How to have race conversations in the workplace

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Health Assured team

30 October 2020

While many people may not think that racial issues, prejudices and biases affect every workplace, they certainly do. Diversity and inclusion are more important than ever—while progress is being made, it’s vital that this progress turns into momentum.

Of course, such a sensitive subject isn’t always easy to bring up. It can be uncomfortable, particularly for people with no real knowledge or experience of racial issues. But it’s important to do so, in a friendly and approachable way, because these issues—both visible and hidden—need to be spoken about.

There are ways for all employees to carefully and considerately discuss the topic of race in the workplace, and feel confident to do so, without fear of saying the wrong thing. We’ll walk you through how best to start these conversations now.

Seek help and guidance

You’re not expected to barrel in to a sensitive topic like this immediately, on your own. HR is a good place to start—speaking to a professional about expectations, options, and what you should and shouldn’t say is a positive step.

They may also be able to suggest practical steps that you can take internally to harbor the culture of openness and understanding that we explain below.

Not everyone will want to engage in these conversations. And that’s okay—it’s a personal choice. Make sure that people who engage are doing so because they want to. Pushing ideas and opinions onto others builds resentment. Allowing people to come to you, on the other hand, fosters openness and means those who engage are much more willing to talk, listen, and learn.

Creating a culture of openness and honesty will help, as well as offering safe spaces to discuss these more difficult topics—this could be through establishing an internal Equality & Diversity network where people can exchange thoughts, opinions and share educational resources.

Non-POC employees may be nervous to engage through fear of saying the wrong thing or offering opinions on a subject they have no direct experience with. But it is better to talk in the knowledge that you won’t be judged than to say nothing at all. How else can the conversation begin? On an individual level, it is also important to maintain a positive and open mind, being open to change your perspective as we’re never too old to learn and shift our way of thinking.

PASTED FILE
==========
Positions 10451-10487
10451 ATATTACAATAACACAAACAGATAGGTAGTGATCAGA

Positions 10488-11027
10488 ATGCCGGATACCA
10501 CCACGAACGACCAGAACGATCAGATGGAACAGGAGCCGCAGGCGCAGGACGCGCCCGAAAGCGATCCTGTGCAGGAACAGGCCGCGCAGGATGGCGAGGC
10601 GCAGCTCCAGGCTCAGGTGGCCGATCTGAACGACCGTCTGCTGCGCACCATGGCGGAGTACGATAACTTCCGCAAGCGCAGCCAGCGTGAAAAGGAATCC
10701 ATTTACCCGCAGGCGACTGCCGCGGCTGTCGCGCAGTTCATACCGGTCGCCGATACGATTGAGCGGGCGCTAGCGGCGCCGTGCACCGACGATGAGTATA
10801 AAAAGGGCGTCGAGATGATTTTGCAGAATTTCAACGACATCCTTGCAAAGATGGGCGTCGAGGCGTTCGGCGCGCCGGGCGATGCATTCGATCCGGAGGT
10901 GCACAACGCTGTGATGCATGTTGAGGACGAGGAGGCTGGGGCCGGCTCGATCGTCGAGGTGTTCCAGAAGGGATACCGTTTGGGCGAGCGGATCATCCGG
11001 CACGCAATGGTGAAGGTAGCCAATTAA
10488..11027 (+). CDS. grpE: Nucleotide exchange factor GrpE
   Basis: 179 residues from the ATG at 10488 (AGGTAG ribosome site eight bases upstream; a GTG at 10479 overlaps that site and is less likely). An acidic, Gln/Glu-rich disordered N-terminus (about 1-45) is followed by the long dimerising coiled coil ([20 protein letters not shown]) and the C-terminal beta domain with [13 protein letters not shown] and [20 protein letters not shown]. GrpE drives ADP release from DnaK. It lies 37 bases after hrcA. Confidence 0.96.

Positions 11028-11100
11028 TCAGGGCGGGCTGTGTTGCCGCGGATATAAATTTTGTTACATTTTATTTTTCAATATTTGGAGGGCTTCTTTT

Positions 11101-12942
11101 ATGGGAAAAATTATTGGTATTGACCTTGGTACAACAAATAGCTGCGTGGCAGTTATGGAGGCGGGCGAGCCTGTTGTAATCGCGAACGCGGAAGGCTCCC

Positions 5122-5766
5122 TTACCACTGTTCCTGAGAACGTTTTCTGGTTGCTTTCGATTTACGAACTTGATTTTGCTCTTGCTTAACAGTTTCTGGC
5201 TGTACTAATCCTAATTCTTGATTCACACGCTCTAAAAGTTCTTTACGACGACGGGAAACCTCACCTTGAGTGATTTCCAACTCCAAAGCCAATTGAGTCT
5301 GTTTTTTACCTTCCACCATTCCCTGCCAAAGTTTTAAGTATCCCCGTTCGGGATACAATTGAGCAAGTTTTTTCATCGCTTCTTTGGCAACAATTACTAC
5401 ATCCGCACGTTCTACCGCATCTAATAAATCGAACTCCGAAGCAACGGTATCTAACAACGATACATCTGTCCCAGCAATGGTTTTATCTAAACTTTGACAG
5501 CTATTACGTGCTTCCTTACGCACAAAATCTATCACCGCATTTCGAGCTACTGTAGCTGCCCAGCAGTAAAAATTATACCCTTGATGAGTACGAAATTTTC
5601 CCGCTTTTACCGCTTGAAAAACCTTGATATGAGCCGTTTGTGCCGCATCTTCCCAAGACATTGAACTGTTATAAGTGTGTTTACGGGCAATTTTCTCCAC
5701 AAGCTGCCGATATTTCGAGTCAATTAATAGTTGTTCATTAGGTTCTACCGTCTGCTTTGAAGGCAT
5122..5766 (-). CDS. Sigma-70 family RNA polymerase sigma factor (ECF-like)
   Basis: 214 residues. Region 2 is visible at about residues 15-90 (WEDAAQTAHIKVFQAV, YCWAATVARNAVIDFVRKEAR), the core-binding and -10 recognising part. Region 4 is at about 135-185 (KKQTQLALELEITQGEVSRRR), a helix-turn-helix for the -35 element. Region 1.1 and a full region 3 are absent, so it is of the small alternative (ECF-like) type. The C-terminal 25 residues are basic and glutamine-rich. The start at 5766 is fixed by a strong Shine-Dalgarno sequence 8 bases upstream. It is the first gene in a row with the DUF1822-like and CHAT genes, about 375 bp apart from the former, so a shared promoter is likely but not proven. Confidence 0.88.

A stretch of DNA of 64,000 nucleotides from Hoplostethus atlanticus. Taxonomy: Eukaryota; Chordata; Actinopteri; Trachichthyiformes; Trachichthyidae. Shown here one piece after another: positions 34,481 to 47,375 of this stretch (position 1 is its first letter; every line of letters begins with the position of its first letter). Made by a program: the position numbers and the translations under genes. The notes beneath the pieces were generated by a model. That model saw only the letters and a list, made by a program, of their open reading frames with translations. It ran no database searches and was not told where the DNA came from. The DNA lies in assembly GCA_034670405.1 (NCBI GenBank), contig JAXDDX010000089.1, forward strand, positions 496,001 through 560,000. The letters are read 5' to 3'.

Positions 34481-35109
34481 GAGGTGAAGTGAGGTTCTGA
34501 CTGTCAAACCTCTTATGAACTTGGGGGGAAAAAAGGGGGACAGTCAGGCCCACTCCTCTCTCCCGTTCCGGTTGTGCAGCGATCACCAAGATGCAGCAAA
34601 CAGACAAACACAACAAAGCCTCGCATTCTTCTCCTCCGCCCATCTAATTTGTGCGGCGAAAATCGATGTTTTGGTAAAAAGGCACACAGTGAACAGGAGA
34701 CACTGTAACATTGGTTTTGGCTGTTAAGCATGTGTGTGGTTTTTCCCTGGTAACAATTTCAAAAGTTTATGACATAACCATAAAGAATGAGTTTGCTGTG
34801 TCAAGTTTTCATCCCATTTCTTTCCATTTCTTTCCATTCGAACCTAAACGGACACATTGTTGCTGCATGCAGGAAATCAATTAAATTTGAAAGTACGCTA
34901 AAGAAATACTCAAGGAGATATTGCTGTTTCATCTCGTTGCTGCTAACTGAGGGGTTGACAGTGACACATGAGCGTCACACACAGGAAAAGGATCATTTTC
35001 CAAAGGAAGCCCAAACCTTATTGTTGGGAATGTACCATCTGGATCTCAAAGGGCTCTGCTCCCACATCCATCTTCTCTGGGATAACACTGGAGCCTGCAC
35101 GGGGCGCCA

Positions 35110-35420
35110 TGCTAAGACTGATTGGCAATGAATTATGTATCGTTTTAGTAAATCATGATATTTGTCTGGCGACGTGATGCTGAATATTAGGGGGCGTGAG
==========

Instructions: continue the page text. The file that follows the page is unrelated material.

This is possibly the most important piece of advice.

No-one can truly understand the lived experiences of someone else. But the closest you can get is by actively listening, and taking in everything someone says. Every detail is important. Don’t interrupt, even with well-meaning questions, don’t listen with half your mind while planning your next response.

Self-educate and learn

Lack of knowledge is no longer an excuse for being uneducated on the subject of race. There are so many fantastic resources in the form of online articles, documentaries and, of course, books across a breadth of sub-topics.

Taking the time to read and engage with the subject is a fantastic way to ensure you know more, understand better and feel confident discussing race with friends and colleagues. It is up to individuals to focus on their own self-development and take responsibility when lacking knowledge about race, rather than asking People of Colour (POC) to explain and teach others. Many POC will not want to share their personal experience, and it isn’t their duty to educate others.

Accept your errors

As above, everyone’s experiences are different. And it’s likely that a lot of the things you thought were true, particularly about racial issues, don’t hold true for people with different experiences from yours.

It’s vital that you accept this, without being defensive or trying to justify your actions. If a coworker opens up to you about something you may have done wrong without realising (often, we commit microaggressions completely involuntarily, for example), take this on board. Accept, understand and consider what you can do differently.


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